Friday, November 6, 2015

lettering lesson for bridget

bridget was interested in some tips on improving her block lettering. i recommend working on graph paper and filling each space with a letter. *i* will give you trouble, but you can skimp on the letter right before and right after, and just put it on the line between the two squares.

it is heresy to good lettering to cram every letter into the same size box. so, i may be in big trouble. however, if you try this method, after you get some consistency going, then, when you switch to regular lines (not graph) paper, your brain will adjust and make the wider letters a smidge wider and the narrower letters a smidge narrower.

i recommend using that tipped oval shape rather than a circle because it is easier and more forgiving than a circle. if you have a lot of patience and time, you can always work on precise circles. but, my *lazy* style can be rather stylish. it can look like architects writing, from back in the day when they actually wrote. nudge-nudge to someone i know who is a budding envelope artist with a degree in architectural design (ivy leaguer, too)

now....i'm not sure this will be easy if you are left handed. i have to find a lefty who will try it and give me some feedback.



  1. bridget's comment says that her letters *go off on their own* - implying that they are autonomous. i hear that a lot from students. technically, the pen can't move itself and you really do have 100% control. most of the time, the problem is speed. SLOW DOWN. also, you must focus your thoughts on where you are starting and where you want to go. if you place the pen at the top guide line and then say to yourself, straight down, and then you proceed straight down and stop on the bottom guide line, you will make a nice straight vertical stroke. then proceed with the following strokes and talk to the tip of the pen and tell it where you want it to go and proceed at a slow enough pace that you are guiding it along on the path you want it to be on. if your thoughts are *i always mess up on my curves* then yes- you will mess up on that curve. you have to send a positive message to your hand which has 100% of the control of the pen. poor penmanship is a result of knowing the shapes so well that you can scrawl very fast without even thinking. slowing down and thinking about each stroke is a challenge, but, if you do, i predict you will see results. don't make it into work. enjoy the new way of making lines and curves. it is like learning a new dance - on a very tiny scale. learn the steps, slowly and then speed up as they start to imprint on your brain.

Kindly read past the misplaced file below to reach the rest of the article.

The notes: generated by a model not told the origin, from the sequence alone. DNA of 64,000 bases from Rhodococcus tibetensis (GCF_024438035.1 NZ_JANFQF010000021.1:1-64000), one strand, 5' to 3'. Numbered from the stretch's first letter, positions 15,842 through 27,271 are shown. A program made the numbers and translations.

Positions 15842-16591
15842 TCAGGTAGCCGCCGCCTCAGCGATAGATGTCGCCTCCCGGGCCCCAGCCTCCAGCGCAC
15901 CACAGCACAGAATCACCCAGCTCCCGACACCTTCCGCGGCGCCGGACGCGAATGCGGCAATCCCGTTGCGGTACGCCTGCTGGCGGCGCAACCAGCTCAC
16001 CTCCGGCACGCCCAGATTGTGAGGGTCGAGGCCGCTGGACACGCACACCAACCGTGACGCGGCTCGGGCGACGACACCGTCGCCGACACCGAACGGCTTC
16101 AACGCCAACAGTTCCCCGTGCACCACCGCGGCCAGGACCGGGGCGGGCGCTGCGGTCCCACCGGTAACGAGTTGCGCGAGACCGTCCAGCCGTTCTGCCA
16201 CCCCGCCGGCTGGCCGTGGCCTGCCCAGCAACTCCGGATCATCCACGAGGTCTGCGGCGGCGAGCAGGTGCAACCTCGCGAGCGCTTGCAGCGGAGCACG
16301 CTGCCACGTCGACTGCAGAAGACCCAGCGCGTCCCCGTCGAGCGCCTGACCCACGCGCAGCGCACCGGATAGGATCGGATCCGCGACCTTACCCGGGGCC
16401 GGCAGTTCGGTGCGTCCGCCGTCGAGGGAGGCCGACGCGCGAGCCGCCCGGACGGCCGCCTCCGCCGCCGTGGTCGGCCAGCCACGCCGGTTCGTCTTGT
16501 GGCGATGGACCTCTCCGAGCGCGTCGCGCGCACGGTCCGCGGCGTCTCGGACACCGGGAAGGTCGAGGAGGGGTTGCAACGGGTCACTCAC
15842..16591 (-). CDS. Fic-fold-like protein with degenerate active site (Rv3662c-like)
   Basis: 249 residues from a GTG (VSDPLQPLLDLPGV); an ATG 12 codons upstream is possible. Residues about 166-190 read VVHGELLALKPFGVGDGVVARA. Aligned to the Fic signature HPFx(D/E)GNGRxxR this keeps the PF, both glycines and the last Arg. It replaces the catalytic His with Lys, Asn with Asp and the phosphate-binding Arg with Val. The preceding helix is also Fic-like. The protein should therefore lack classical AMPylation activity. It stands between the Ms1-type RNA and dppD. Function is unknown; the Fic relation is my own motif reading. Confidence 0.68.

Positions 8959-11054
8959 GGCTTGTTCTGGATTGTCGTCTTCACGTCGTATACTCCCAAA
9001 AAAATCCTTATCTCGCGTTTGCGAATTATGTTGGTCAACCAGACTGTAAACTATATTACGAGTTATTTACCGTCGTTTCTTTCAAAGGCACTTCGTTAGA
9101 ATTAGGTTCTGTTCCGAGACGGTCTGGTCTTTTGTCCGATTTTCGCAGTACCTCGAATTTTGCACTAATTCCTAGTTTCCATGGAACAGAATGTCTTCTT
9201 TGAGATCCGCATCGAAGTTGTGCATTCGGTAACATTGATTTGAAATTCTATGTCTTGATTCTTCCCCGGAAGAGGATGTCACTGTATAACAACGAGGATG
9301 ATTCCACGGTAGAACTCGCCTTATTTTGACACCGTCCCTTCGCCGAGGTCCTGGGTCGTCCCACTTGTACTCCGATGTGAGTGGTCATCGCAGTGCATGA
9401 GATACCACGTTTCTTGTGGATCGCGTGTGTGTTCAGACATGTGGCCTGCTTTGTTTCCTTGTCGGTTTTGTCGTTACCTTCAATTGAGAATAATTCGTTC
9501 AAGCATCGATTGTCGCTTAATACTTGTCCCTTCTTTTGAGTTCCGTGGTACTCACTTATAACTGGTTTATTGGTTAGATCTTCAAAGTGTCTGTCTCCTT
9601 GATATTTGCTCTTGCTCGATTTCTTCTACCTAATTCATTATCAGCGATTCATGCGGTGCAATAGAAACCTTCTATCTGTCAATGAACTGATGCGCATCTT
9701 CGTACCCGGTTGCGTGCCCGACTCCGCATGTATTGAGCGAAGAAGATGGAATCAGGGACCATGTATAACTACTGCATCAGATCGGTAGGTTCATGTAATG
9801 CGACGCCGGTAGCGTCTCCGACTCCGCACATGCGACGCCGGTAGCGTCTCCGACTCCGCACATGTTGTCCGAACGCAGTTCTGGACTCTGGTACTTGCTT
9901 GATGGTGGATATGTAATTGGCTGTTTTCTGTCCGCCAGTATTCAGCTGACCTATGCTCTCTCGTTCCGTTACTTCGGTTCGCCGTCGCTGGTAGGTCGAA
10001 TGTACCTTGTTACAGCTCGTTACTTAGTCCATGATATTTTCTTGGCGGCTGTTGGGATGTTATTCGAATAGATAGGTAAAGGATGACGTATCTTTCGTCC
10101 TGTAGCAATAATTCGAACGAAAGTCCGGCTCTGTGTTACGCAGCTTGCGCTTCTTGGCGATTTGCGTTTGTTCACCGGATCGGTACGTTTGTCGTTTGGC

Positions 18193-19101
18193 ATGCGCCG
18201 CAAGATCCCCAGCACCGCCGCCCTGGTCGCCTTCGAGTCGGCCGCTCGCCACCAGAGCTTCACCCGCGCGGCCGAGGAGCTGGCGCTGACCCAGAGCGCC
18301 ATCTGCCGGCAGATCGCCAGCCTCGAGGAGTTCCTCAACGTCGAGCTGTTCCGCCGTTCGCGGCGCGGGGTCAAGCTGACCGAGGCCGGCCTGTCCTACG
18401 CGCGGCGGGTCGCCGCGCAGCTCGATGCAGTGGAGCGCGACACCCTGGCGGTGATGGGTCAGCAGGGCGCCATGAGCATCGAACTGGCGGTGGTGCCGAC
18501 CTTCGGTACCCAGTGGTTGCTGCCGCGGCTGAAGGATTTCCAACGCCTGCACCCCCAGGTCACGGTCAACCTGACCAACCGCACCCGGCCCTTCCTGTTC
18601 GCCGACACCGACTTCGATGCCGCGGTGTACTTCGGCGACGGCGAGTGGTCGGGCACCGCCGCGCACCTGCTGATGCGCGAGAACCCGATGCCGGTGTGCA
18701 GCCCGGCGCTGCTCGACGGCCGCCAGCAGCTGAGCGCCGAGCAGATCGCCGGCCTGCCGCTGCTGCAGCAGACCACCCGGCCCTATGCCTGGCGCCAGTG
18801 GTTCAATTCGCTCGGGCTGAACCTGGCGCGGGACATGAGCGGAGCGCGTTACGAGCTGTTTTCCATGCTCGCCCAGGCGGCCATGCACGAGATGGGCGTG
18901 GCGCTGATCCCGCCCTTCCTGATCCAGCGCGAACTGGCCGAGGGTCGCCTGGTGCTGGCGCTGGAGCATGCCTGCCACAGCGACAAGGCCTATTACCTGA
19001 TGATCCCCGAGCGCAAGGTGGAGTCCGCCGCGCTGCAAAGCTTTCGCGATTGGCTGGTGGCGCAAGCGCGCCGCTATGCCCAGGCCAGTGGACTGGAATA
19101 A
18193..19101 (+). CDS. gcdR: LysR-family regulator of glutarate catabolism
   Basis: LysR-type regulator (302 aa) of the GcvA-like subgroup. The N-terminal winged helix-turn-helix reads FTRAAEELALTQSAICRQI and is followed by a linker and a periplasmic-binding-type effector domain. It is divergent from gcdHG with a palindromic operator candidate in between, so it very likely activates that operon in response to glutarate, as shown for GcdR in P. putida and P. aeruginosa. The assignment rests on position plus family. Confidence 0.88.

2. check this out
    it is a very fun way to write between wavy lines

    18 digits
    can someone tell me if that is a google or more

  4. I love it...thank you so much, I will now go out and invest in a graph book, havent used one since i was in school and only for maths, I hated maths its coming back to haunt me in a nice way. I have no idea what your questions is about google....let someone else answer that. However I found this cool wavy line one too